Computers can help a lot with logical thinking, but what’s easy for us
to read or write is not necessarily natural for a computer to read or
write. For example, while I would prefer to write “\(P\wedge (Q\to
R)\)”, my computer would rather read something like `And P (Implies Q R)`

.

So, if we want to use computers to do logic, then we need to translate
between our representational system and theirs. The code here aims to
convert back and forth between *plain text* representations of
formulas (with unicode characters for logical symbols) and data
structures. It would be nice to be able to convert directly from
*handwriting*, but that is beyond the scope of the current project.

This website is built with Hakyll,
which is built on Pandoc, and both are written
in Haskell. Pandoc parses a document in
some standard format (e.g. markdown, docx, latex) into its own
internal format, viz. an object \(X\) of type `Pandoc`

, and it can then
write \(X\) out again in any one of those standard formats. One also has
the option of writing “filters”, i.e. functions that act on the
intermediate `Pandoc`

object before writing it out. What’s interesting
about this setup — from the point of view of logic — is that we
can embed data structures into the `Pandoc`

object, and perform
computations on them before creating the output.

The script `lemmonFilter.hs`

takes code blocks labelled `lemmon`

and
creates a proof structure out of them, i.e. a list of proof lines,
where each proof line is a triple consisting of reference numbers,
formula, and justification. The input is expected to look like a
manually typed proof in Lemmon^{1} format, wrapped in triple tick
marks:

```
```lemmon
1 (1) ¬P A
2 (2) Q A
1,2 (3) ¬P∧Q 1,2 ∧I
4 (4) (¬P∧(Q∨R))→¬(S∧(¬T∨U)) A
```
```

(It’s relatively pain-free to write such proofs by hand. It’s less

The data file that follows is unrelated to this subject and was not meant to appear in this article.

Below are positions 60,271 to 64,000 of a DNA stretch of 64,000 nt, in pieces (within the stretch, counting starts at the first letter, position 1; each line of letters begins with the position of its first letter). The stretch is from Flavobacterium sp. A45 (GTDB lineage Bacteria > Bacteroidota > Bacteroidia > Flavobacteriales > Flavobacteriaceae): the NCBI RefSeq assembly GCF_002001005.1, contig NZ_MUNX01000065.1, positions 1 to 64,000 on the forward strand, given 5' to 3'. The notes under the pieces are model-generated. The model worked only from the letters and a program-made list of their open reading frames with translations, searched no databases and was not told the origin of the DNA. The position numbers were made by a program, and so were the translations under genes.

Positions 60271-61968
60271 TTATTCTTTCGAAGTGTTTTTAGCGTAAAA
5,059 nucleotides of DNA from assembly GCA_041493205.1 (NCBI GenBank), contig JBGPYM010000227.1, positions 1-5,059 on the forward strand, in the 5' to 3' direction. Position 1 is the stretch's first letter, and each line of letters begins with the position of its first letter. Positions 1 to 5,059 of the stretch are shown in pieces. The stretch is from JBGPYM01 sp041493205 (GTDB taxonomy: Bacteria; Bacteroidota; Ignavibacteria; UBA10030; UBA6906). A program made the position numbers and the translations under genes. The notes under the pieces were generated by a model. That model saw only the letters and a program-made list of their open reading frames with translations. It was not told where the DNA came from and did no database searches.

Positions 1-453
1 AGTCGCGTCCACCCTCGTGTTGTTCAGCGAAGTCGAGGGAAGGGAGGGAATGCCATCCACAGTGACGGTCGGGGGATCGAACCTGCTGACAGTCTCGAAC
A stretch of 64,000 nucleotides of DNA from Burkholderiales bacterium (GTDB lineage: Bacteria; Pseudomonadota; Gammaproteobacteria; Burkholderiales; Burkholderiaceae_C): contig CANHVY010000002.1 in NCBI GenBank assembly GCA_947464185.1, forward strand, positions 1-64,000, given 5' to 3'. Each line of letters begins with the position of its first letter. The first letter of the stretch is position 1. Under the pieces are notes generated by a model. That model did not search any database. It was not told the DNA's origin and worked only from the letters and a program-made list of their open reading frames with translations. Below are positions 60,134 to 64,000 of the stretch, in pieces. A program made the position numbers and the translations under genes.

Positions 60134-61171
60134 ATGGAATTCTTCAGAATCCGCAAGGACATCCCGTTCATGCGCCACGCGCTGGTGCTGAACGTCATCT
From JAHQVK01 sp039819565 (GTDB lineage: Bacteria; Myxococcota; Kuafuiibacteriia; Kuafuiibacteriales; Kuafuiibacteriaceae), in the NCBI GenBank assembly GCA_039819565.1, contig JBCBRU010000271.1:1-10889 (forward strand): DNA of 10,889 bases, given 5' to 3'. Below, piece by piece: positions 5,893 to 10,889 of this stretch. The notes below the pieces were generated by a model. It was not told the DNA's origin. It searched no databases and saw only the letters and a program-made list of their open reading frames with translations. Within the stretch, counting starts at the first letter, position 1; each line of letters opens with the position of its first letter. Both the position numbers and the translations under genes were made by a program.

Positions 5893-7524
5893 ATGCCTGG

pleasant to deal with adding whitespace or setting tab stops to create
a nice-looking text document.) The parser expects whitespaces between
the three columns, that the first column has a comma separated list of
integers, and that the second column has an integer in parentheses. If
the formula after the line number is well-formed, the parser
transforms it into an object of type `Formula`

.

There are many sorts of interesting operations one could do on
`Formula`

and `Proof`

objects. For example, we could ask what the main
connectives are of the formulas on the lines. Or we could ask if the
proof is (syntactically) valid. We could also ask if a line is
semantically valid, i.e. if the truth of the formulas on the
reference lines entails the truth of the formula on the line.

Given a `Formula`

, we can construct all of the relevant valuations
(i.e. rows in a truth table), and we can ask whether the formula is a
tautology, inconsistency, or contingency. We can also write a script
to return a printed truth table of the formula. That’s how I produced
the truth tables in solns5.

- Extend parsing to quantified formulas
- Patch for emacs markdown mode that makes it easy to input Lemmon proofs
- Proof checker that operates on objects of type
`Proof`

- Rendering to docx
- Define a Haskell data type for Fitch style proofs
- Transform between Lemmon and Fitch-style proofs
- Collaborate with these guys carnap.io

This kind of proof format appears in E.J. Lemmon

*Beginning Logic*, published 1965. A similar format appeared simultaneously in works by Patrick Suppes. This format has a much steeper learning curve than proof trees, and even than Fitch proofs. However, Lemmon-style systems have marked theoretical advantages over Fitch systems.↩︎